Why do you say that? It was a simple request to educate himself and then I provided +65 pages of tech based on engineering, science and facts. What did John G provide in terms of tech, engineering or science? Nothing.

More important, what did you contribute, other than whining? If you can't handle the truth, drive a Prius.
 

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Discussion Starter #16
Allright......let me clear a few things up here. I have always used a hitch pin, and probably always will. I just thought there were some good points to each side of the debate on this, thats why I brought it back up. That, and the fact that there are alot of newer faces here now, so I thought someone else might be able to share knowledge and/or experiences with either side of it.

Please guys, try and keep this a civil discussion here. We are all adults, and the last thing I wanted to do was open a can of worms and get a big fight going.........



:bubbakevin:bubba
 

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This will be some good reading once back on track but first read...

:ranton
Every one has a right to their opinions and thoughts but keep the threads on track and going in the right direction, post your ideas and thoughts, BUT DO NOT bash a member because you don't like their post. Debate his or her post/topic don't destroy it.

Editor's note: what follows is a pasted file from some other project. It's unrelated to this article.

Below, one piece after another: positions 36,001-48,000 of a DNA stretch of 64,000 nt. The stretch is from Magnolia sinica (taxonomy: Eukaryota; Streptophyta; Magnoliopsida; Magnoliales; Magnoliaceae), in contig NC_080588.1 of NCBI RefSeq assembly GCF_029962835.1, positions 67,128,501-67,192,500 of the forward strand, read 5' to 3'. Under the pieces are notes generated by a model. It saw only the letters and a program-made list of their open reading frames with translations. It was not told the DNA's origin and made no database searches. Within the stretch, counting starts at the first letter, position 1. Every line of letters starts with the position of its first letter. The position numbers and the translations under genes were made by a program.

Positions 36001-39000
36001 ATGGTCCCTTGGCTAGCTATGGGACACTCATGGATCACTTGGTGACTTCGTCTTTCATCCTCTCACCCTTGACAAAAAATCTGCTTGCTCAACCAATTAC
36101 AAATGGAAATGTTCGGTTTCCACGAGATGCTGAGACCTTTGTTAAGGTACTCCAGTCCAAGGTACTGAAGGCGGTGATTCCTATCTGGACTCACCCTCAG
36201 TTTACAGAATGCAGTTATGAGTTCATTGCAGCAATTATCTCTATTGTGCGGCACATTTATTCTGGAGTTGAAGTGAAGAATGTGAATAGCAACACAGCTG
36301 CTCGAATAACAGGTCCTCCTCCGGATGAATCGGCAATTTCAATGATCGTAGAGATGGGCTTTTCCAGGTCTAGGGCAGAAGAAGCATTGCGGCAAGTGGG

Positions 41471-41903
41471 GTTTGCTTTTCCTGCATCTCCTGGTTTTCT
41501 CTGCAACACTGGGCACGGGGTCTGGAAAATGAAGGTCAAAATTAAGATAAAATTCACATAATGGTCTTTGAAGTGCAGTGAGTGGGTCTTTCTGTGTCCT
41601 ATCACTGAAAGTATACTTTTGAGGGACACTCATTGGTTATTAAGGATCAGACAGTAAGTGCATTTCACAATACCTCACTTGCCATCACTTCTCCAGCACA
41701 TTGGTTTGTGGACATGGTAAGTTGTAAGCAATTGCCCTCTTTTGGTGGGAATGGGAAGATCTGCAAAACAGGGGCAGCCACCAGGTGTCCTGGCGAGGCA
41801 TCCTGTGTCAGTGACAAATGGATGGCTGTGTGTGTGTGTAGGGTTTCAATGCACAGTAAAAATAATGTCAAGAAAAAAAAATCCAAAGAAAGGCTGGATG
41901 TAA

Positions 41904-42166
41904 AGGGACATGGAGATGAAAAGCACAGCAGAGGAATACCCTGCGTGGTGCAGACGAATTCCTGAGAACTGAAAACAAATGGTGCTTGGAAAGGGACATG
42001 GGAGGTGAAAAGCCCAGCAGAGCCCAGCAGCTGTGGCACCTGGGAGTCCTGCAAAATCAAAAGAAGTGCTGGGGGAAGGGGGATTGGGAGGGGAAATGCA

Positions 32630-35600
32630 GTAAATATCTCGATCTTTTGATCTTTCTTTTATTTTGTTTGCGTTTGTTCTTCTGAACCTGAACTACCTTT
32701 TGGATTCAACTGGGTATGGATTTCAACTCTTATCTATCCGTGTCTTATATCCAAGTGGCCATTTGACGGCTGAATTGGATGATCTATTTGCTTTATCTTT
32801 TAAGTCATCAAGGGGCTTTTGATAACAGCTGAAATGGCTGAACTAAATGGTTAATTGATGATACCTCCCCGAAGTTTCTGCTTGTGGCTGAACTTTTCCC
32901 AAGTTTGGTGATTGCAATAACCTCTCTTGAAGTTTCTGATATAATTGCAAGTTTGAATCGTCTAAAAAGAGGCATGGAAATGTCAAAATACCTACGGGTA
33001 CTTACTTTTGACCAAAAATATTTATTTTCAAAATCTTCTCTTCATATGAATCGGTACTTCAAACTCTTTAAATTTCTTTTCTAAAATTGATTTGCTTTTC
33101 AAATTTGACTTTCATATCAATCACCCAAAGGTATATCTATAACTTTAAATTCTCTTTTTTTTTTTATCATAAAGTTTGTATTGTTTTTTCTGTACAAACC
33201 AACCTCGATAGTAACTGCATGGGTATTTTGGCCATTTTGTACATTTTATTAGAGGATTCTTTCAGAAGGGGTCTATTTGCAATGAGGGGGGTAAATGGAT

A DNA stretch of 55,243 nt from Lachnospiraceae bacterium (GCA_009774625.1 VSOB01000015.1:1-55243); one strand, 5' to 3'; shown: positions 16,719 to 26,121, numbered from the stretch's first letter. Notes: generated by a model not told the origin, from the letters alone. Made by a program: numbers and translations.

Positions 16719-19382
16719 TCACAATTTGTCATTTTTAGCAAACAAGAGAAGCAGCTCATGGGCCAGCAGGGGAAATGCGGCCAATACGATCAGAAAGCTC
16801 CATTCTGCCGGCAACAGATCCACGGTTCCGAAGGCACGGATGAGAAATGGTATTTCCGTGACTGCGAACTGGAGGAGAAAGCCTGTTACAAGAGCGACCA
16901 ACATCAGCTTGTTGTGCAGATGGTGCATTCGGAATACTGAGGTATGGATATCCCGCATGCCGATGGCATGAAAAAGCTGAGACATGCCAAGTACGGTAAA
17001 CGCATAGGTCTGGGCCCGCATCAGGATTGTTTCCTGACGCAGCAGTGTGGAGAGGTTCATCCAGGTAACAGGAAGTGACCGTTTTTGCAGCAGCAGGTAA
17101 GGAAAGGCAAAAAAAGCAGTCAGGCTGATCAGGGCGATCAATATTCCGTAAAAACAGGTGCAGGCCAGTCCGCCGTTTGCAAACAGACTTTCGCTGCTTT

:rantoff

Bigdraft, I will put in my opinion on the idea of using a bolt vs a hitch pin and that is use the pin. It is engineered for the work on hand and if it fails wile being used within their specs.. well you can guess who you can go after. If a bolt breaks wile being used in this same fashion who is to be blamed for it?
 
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I would like to add something constructive to the Grade 5 Hitch Pin vs. Grade 8 Bolt debate from my experience with and understanding of fasteners.

The hitch pin is designed to "float" in the hitch and receiver. This has two distinct advantages over the Grade 8 Bolt. First, the Hitch Pin is not being steched, so there is no tension load on the length of the pin, the only load is in "Shear". And because the only load is in shear, double shear at that, you would need to fail the pin in the center of the receiver so that it could fall out both sides, or simultaneously shear the pin material TWICE! The likelyhood of the pin failing either way is going to be an extraordinary number.